David Earl Johnson, LICSW

4 minute read

Mental Nurse posted a wake up call for caregivers today. Please note she writes with tongue firmly inserted in cheek.

Service users are time-wasters. They want to be in hospital, are happy to be dependent on professional carers and are ready, willing and eager to become institutionalised as soon as they fall into our grasping hands. Sound familiar to anyone out there? …probably not, but now replace the general with the specific, and I wonder how many staff have either heard these words uttered from the mouths of colleagues…or even, dare I say it, have said it themselves: “Patient x shouldn’t be here, s/he’s just wasting our time…..not mad, but bad. S/he really likes being in hospital/getting a community service, and (the final convincer for anyone who thinks this is just prejudiced opinion……..) we need to discharge him/her before they get institutionalised/too dependent on us.” The last comment of course refers to the mystical processes of institutionalisation and dependence that have nothing to do with the behaviour of the professionals who are supposed to care for them. I’ve heard these comments all my nursing career, and have always thought…[GEEZ!]. How bad do their lives’ have to be that they would want to live in a mental health unit or have the likes of you visiting them at home?” I’m afraid both caregivers and consumers have witnessed this phenomena. It’s called countertransference.

Freud introduced the term countertransference a few years before he wrote the bulk of his papers on technique, although he never devoted a special study to it. It was considered roughly as the obverse of transference, the repetition of the analyst’s irrational, previously acquired attitudes, now directed toward the patient, and was assumed to be absent except in situations in which the therapist was inadequately analyzed. Freud deemed it to be the obligation of the analyst to eliminate such unconscious reactions as obstacles to treatment.

Caregivers, being human beings, get frustrated and overwhelmed and tempted to blame others for their feelings. Unfortunately, despite all the admonitions about “unprofessional behavior” in graduate school, in my experience, it’s a topic that comes up in the professional setting less often than it should. As students, at least some professionals are humbled by the experience of intensive supervision. Topics such as the students’ mood, recent stressors, feelings about their clients, as well as tone and choice of words come up as a routine part of supervision. I had that experience and am forever grateful, as are, I’m sure, my clients.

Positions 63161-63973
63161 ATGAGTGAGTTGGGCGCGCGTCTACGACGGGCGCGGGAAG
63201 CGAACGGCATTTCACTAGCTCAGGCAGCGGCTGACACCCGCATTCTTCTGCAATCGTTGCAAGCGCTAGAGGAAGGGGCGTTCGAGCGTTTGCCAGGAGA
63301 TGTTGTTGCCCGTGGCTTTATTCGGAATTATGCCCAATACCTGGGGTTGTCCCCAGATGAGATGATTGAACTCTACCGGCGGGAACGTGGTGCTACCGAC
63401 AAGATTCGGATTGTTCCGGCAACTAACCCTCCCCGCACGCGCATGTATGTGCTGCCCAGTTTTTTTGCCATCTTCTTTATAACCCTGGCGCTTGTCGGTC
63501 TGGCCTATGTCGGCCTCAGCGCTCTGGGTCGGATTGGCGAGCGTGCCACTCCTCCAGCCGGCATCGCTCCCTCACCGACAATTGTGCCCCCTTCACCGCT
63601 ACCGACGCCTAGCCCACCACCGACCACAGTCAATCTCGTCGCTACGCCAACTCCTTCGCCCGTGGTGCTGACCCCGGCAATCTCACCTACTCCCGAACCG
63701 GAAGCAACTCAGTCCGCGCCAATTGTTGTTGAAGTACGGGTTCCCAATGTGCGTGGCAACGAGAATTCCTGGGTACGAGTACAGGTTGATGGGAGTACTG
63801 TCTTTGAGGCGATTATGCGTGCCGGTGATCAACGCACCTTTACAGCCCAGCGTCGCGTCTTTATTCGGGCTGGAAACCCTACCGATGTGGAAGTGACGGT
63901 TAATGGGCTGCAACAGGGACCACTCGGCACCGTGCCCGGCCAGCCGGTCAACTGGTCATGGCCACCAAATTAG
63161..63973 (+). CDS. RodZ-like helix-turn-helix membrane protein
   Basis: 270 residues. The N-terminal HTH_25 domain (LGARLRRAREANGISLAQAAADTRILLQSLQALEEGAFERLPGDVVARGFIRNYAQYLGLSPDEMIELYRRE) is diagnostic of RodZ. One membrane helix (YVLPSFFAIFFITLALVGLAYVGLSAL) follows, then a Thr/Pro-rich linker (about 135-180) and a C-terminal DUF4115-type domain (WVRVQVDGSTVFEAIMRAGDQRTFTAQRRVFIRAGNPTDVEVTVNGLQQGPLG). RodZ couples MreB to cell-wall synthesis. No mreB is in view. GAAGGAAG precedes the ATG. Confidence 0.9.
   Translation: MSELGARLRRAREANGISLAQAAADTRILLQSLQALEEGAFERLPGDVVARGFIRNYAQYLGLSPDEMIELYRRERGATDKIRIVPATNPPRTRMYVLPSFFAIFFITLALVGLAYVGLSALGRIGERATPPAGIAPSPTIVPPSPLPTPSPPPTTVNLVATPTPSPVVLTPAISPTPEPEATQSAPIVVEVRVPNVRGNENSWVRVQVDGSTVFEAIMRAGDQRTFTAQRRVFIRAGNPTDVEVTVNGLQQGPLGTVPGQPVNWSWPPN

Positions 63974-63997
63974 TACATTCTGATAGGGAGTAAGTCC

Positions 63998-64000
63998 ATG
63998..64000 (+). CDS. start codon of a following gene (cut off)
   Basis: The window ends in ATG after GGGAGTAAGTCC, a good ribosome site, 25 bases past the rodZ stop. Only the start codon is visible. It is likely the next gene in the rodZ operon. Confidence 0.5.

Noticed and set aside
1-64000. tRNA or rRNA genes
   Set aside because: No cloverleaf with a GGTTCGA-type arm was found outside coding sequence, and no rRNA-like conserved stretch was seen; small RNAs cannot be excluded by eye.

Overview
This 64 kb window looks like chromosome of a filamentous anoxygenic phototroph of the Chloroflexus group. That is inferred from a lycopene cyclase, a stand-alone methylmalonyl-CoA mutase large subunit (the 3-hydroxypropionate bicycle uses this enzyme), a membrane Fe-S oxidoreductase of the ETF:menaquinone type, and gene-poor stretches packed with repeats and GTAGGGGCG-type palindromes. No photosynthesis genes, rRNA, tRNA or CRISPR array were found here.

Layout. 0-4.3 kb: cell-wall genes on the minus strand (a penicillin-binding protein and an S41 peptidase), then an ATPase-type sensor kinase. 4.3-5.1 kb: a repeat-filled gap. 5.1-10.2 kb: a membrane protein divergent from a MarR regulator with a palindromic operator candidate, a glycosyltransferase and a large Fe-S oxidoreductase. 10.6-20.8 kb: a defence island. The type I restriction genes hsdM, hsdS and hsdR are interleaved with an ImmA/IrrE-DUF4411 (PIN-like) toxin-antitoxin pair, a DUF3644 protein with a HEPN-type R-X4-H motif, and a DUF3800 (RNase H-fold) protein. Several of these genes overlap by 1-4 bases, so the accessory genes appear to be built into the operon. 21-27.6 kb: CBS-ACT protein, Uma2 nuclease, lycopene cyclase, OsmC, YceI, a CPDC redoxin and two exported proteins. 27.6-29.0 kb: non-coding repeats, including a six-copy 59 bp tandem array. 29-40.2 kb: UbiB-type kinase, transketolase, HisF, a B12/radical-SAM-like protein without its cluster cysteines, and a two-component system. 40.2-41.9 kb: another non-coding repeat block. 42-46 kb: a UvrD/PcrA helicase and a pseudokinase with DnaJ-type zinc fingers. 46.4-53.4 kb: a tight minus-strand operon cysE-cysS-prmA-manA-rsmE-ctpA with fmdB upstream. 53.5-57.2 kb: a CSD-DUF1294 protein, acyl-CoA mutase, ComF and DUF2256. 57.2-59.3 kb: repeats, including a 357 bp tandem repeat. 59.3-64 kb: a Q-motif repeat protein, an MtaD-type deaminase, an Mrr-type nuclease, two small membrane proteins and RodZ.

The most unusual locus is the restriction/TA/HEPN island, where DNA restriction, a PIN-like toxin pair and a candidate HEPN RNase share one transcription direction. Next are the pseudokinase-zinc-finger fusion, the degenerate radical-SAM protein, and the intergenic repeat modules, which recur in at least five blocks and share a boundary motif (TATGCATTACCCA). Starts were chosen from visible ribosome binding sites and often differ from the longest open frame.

After graduating and becoming licensed, I thought everyone experienced this level of supervision. How wrong I was. It was a baptism of fire when I discovered as a budding supervisor, few professionals are prepared to tolerate that level of feedback. That is not suprising if one considers that so many never experienced it before. Instead of seeing it as another opinion in the context of doing one’s best to provide quality service, too many react as if their competence has been challenged. Indeed, the license says we are competent to provide independent professional practice, and many professionals think that means they don’t need supervision or personalized feedback. Most readily accept they must seek consultation with their peers on a regular basis. I’m sure there are settings where co-workers are more trusting and supportive and such topics do come up.

Perhaps I’m coming to this discussion from an unusual point of view and I’ve worked in relatively hostile work environments. But I don’t think so. I don’t know many friends who would dare to offer the feedback we all need from time to time. Hopefully, most of us have someone in our lives who will tell us when we’ve crossed the line, because we all do. I believe part of what it takes to provide quality service requires one to seek out intensive consultation. Without that regular personal check up, the intuitions we gain from our emotional responses to our clients can quickly impose themselves on the treatment process, as Mental Nurse effectively reminds us.

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